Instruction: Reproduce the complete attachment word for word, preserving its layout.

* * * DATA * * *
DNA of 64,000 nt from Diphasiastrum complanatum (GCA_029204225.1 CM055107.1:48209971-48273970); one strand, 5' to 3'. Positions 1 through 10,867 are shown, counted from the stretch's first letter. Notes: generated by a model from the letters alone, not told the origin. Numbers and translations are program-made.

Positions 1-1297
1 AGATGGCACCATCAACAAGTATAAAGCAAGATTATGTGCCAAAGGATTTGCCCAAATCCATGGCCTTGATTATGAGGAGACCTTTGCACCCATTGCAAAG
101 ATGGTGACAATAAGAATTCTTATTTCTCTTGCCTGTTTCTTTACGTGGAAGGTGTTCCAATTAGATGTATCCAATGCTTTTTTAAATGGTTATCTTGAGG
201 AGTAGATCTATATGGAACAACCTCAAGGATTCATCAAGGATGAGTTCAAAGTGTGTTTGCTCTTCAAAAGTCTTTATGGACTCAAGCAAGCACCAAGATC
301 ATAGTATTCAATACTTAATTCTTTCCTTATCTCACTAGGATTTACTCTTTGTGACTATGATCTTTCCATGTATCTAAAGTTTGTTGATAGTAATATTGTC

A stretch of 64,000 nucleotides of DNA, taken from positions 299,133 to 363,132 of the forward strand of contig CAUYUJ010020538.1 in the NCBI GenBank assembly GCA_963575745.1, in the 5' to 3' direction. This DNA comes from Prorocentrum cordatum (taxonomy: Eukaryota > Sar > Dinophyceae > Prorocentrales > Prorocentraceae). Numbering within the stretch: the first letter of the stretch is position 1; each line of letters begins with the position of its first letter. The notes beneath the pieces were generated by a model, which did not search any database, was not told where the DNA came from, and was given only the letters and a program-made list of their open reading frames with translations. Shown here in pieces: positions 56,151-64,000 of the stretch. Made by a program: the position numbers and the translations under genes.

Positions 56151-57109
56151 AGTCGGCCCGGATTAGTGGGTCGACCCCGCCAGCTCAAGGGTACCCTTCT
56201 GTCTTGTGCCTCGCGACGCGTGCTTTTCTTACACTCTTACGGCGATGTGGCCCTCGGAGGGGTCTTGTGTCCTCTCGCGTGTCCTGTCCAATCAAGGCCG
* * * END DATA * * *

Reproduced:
DNA of 64,000 nt from Diphasiastrum complanatum (GCA_029204225.1 CM055107.1:48209971-48273970); one strand, 5' to 3'. Positions 1 through 10,867 are shown, counted from the stretch's first letter. Notes: generated by a model from the letters alone, not told the origin. Numbers and translations are program-made.

Positions 1-1297
1 AGATGGCACCATCAACAAGTATAAAGCAAGATTATGTGCCAAAGGATTTGCCCAAATCCATGGCCTTGATTATGAGGAGACCTTTGCACCCATTGCAAAG
101 ATGGTGACAATAAGAATTCTTATTTCTCTTGCCTGTTTCTTTACGTGGAAGGTGTTCCAATTAGATGTATCCAATGCTTTTTTAAATGGTTATCTTGAGG
201 AGTAGATCTATATGGAACAACCTCAAGGATTCATCAAGGATGAGTTCAAAGTGTGTTTGCTCTTCAAAAGTCTTTATGGACTCAAGCAAGCACCAAGATC
301 ATAGTATTCAATACTTAATTCTTTCCTTATCTCACTAGGATTTACTCTTTGTGACTATGATCTTTCCATGTATCTAAAGTTTGTTGATAGTAATATTGTC

A stretch of 64,000 nucleotides of DNA, taken from positions 299,133 to 363,132 of the forward strand of contig CAUYUJ010020538.1 in the NCBI GenBank assembly GCA_963575745.1, in the 5' to 3' direction. This DNA comes from Prorocentrum cordatum (taxonomy: Eukaryota > Sar > Dinophyceae > Prorocentrales > Prorocentraceae). Numbering within the stretch: the first letter of the stretch is position 1; each line of letters begins with the position of its first letter. The notes beneath the pieces were generated by a model, which did not search any database, was not told where the DNA came from, and was given only the letters and a program-made list of their open reading frames with translations. Shown here in pieces: positions 56,151-64,000 of the stretch. Made by a program: the position numbers and the translations under genes.

Positions 56151-57109
56151 AGTCGGCCCGGATTAGTGGGTCGACCCCGCCAGCTCAAGGGTACCCTTCT
56201 GTCTTGTGCCTCGCGACGCGTGCTTTTCTTACACTCTTACGGCGATGTGGCCCTCGGAGGGGTCTTGTGTCCTCTCGCGTGTCCTGTCCAATCAAGGCCG